As Social Discovery Apps Proliferate, Sonar Aims for Greater Relevance
Smartphone-based social discovery is heating up. But after this year’s South by Southwest saw multiple social discovery apps debut, all touting similar features, it’s getting difficult for companies to differentiate within the space.
That’s why Sonar, one of the few apps in the category that has been around for a few years, is trying something new. Up until now, Sonar has acted much like its name would suggest: Walk into a room, and using publicly available data pulled in from Facebook, Twitter and LinkedIn, the app tells you who’s nearby, and what you may have in common with one another.
Sonar’s new tack, then, is honing in on relevance. The company launched an update to its app on Wednesday, focused on putting users in touch with others nearby that they want to see. Setting the new Sonar Status feature, for instance, is like sending a tweet out to your nearby connections, but no further. So if you’re, say, sending status updates about how awful the beer lines are at a music festival, that status will actually show up for others in your proximity — you know, the people who would actually care about that status update — but no further.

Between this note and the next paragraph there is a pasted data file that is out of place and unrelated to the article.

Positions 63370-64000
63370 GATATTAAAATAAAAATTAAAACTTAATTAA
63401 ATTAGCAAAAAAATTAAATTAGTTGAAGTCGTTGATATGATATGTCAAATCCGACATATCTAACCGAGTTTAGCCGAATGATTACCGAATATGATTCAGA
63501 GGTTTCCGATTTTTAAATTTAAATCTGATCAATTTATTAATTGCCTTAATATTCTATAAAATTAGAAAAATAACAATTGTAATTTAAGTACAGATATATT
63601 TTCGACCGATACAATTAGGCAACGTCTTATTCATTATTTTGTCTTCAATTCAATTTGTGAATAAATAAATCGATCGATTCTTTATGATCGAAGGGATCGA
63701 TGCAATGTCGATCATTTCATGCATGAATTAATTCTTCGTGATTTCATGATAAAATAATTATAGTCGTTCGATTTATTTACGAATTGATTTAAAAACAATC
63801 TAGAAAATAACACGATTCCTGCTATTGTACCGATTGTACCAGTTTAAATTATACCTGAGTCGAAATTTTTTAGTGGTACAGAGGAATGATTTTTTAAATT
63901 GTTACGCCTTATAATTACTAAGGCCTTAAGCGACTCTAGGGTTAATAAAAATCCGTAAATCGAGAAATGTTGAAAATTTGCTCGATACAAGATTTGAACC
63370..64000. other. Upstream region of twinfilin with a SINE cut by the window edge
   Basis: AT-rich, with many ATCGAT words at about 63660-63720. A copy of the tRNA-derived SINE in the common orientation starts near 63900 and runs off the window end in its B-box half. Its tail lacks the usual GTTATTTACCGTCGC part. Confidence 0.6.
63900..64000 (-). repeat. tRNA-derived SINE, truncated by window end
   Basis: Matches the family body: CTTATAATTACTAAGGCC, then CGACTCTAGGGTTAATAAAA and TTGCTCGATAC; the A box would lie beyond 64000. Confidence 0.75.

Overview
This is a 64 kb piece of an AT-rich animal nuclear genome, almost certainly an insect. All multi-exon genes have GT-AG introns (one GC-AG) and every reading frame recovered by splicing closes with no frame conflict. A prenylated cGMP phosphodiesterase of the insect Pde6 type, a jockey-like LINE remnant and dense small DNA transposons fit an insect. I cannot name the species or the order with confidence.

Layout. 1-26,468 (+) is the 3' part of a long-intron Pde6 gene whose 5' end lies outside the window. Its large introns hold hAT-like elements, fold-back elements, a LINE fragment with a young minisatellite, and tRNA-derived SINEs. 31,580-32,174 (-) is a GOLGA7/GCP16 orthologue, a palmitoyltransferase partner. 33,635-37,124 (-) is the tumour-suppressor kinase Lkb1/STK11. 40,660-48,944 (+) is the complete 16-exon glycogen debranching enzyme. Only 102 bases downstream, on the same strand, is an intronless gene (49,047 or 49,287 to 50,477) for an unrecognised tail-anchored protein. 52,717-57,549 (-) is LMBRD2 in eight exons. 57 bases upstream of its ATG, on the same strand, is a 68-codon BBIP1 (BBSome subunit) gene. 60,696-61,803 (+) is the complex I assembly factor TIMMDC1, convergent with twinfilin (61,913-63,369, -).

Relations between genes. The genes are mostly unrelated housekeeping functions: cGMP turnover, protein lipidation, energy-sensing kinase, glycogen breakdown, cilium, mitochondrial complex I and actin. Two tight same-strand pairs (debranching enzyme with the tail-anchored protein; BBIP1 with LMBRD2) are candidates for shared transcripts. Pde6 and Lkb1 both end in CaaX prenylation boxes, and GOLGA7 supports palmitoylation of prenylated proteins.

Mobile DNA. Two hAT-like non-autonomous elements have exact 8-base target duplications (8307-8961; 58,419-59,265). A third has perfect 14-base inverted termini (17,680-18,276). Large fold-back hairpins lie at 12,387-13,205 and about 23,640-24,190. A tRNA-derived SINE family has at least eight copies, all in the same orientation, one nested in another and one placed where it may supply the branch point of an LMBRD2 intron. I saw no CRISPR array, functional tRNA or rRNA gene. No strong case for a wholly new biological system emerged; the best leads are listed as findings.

To boot, the company is also flipping on the ambient location switch, adding features that aren’t terribly different from recent competitors like Highlight, Banjo and Glancee. Essentially, the app will run in the background, sharing your location and status with those nearby without having to open the application.
Sonar insists, however, that its app will only send you push notifications if you’re near someone you actually know — in other words, a Facebook friend, or someone you follow on Twitter — instead of people you should know, a la Highlight or Banjo. And if you want to chat with someone nearby without broadcasting it to the world via Twitter, Sonar now lets users send private messages.
It’s an attempt to tackle a glaring issue in the social discovery space: How do we connect with relevant people, especially when relevance changes on a contextual basis? While I may not want to talk with someone I don’t know at a coffee shop, it may prove helpful to connect with other, less familiar people in your extended network when you’re both at a tech conference.
The great unknown at this point is Facebook, the behemoth that has its sights set on improving its mobile experience. Facebook just recently acquired Glancee, one of the competing apps in the social discovery space. It’s anyone’s guess as to how — or when — Facebook will use the technology.